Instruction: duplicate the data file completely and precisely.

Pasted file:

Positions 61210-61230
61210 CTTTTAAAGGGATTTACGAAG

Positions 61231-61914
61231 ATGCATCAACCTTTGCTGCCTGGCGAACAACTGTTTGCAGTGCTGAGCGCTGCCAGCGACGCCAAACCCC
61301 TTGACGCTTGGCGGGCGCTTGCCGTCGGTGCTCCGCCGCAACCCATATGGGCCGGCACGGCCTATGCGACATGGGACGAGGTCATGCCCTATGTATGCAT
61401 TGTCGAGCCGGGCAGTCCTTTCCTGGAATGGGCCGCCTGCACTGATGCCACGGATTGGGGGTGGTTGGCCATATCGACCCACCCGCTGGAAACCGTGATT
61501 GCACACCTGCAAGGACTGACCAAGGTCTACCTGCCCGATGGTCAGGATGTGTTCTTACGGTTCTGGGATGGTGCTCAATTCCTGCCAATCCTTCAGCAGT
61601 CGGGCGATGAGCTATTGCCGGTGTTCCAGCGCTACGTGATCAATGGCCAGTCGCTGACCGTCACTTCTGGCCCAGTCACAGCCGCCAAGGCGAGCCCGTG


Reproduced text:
Positions 61210-61230
61210 CTTTTAAAGGGATTTACGAAG

Positions 61231-61914
61231 ATGCATCAACCTTTGCTGCCTGGCGAACAACTGTTTGCAGTGCTGAGCGCTGCCAGCGACGCCAAACCCC
61301 TTGACGCTTGGCGGGCGCTTGCCGTCGGTGCTCCGCCGCAACCCATATGGGCCGGCACGGCCTATGCGACATGGGACGAGGTCATGCCCTATGTATGCAT
61401 TGTCGAGCCGGGCAGTCCTTTCCTGGAATGGGCCGCCTGCACTGATGCCACGGATTGGGGGTGGTTGGCCATATCGACCCACCCGCTGGAAACCGTGATT
61501 GCACACCTGCAAGGACTGACCAAGGTCTACCTGCCCGATGGTCAGGATGTGTTCTTACGGTTCTGGGATGGTGCTCAATTCCTGCCAATCCTTCAGCAGT
61601 CGGGCGATGAGCTATTGCCGGTGTTCCAGCGCTACGTGATCAATGGCCAGTCGCTGACCGTCACTTCTGGCCCAGTCACAGCCGCCAAGGCGAGCCCGTG